Linked by Thom Holwerda on Thu 4th Oct 2007 15:34 UTC, submitted by te_lanus
SuSE, openSUSE OpenSUSE 10.3 has been released today. "This version contains new beautiful green artwork, KDE 3.5.7 and parts of KDE 4, SUSE-polished GNOME 2.20, a GTK version of YaST, a new 1-click-install technology, MP3 support out-of-the-box, new and redesigned YaST modules, compiz and compiz fusion advances, virtualisation improvements, OpenOffice.org 2.3, Xfce 4.4.1, and much more!"
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RE: Great release!
by Doc Pain on Thu 4th Oct 2007 16:47 UTC in reply to "Great release!"
Doc Pain
Member since:
2006-10-08

"can't wait to try this, looks excellent, especially the new faster bootup speed."

I'm especially interested in how good german internationalisation is, so it might be possible to hand a set of SuSE CDs / DVDs to my Joe Q. Sixpacks around. :-)

As far as I see from the article, i18n cannot be selected at install time (so, for installation and further use) if you get the CDs. It would be great to have designated language specific CDs either wirh KDE or Gnome available for download. DVD seems to be required for german users. Too much work just for testing... :-)

I'll still try the english CDs for KDE or Gnome because I like english systems better than incorrectly or incompletely translated german ones.

One thing german sixpack style users don't like about Linux (and SuSE, too): The "out of the box amount" lacks multimedia support for non-open formats. This is due to legal reasons, but they don't affect Germany. Just as a question: Would it be possible to install things like "win32-codecs" by default and advice the user to uninstall it if its use is not permitted in his country? At least, installing them afterwards on SuSE is very easy.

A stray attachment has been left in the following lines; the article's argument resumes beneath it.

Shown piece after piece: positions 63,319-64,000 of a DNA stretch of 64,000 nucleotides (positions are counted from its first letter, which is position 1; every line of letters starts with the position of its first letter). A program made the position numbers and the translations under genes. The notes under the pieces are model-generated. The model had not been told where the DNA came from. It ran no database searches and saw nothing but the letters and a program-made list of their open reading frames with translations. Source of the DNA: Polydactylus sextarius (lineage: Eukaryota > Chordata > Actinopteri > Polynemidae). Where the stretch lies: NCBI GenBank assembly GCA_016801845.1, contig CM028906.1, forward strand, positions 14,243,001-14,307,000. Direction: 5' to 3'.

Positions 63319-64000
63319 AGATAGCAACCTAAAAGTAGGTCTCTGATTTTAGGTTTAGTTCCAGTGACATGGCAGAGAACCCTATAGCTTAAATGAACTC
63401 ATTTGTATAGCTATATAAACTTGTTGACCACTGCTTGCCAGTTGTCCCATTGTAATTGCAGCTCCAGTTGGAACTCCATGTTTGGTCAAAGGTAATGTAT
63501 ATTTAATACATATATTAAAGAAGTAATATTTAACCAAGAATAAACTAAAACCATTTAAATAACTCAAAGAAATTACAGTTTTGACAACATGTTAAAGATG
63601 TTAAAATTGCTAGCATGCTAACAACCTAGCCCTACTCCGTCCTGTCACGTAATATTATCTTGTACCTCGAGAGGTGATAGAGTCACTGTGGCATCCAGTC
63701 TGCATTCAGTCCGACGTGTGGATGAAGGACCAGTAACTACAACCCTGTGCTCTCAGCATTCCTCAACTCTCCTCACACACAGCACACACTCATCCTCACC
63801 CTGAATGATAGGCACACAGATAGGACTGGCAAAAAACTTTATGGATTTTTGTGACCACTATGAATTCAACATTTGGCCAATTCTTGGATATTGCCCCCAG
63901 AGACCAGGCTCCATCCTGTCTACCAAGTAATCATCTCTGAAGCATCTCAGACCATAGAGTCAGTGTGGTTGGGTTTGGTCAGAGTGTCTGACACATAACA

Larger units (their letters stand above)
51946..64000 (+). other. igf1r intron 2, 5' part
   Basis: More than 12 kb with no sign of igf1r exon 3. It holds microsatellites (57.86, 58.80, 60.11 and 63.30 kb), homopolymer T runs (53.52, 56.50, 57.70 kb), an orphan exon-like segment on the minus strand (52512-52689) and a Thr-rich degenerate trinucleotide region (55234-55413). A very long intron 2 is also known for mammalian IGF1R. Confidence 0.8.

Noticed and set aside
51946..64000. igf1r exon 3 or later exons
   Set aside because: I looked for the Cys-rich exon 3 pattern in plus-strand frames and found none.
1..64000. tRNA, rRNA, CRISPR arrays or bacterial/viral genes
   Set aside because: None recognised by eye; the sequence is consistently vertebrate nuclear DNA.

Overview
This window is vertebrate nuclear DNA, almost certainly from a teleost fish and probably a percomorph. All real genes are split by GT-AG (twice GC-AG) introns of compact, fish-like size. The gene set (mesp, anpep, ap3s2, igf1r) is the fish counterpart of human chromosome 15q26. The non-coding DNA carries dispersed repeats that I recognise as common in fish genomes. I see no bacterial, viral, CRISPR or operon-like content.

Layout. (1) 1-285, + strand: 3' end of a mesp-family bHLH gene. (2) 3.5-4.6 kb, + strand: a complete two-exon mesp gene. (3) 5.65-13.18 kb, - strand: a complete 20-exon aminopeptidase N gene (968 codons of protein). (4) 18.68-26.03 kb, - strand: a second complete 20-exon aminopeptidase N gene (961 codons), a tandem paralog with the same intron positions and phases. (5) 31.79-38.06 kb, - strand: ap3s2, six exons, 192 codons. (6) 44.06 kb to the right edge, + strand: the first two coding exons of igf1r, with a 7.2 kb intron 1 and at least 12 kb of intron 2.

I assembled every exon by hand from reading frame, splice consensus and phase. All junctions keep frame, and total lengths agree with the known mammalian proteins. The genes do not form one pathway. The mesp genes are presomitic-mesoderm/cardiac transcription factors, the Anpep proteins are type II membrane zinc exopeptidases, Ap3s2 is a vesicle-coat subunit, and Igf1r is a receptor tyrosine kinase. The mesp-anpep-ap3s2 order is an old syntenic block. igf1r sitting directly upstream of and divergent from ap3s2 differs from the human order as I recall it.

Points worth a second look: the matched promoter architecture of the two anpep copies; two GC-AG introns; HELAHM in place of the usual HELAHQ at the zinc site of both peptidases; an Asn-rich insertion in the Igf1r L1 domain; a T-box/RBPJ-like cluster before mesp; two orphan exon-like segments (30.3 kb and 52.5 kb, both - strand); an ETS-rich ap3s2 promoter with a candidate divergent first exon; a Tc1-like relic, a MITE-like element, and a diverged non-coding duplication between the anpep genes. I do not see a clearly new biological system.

Finally, SuSE is a synonym for Linux in Germany, it's very well known. So I think the new release could encourage users to abandon expensive MICROS~1 products in order to gain more freedom, comfort and security without having to read or type much.

Reply Parent Score: 5

RE[2]: Great release!
by AdamW on Thu 4th Oct 2007 17:03 in reply to "RE: Great release!"
AdamW Member since:
2005-07-06

win32-codecs is entirely illegal in Germany. It's not illegal on patent grounds, it's illegal on copyright grounds, and Germany had a perfectly serviceable copyright regime last time I checked.

Reply Parent Score: 3

RE[3]: Great release!
by Doc Pain on Thu 4th Oct 2007 17:37 in reply to "RE[2]: Great release!"
Doc Pain Member since:
2006-10-08

"win32-codecs is entirely illegal in Germany. It's not illegal on patent grounds, it's illegal on copyright grounds, and Germany had a perfectly serviceable copyright regime last time I checked."

Yes, win32-codecs was a bad example. But just imagine how users think: They want it working, no matter if something illegal is required. In Germany, many users use expeinsive MICROS~1 OSes ("Windows XP Professional") and applications ("Word", Photoshop) at home without having paid for it. While this situation is normal regarding commercial applications, Linux offers a lot for free - in a legal way. It's just... users don't care if something is illegal or not. They want it all working out of the box. And if it doesn't (due to legal restrictions), they make their decision: "Linux is stupid, it doesn't play my ripped DVDs and my video files; I'll stay with my good 'XP' where everything works."

Oops, I hear the KSK-RIAA-VAG (Command special forces - RIAA - violent assistance group) knocking at my door... :-)

Reply Parent Score: 2

RE[3]: Great release!
by segedunum on Thu 4th Oct 2007 20:26 in reply to "RE[2]: Great release!"
segedunum Member since:
2005-07-06

It's not illegal on patent grounds, it's illegal on copyright grounds, and Germany had a perfectly serviceable copyright regime last time I checked.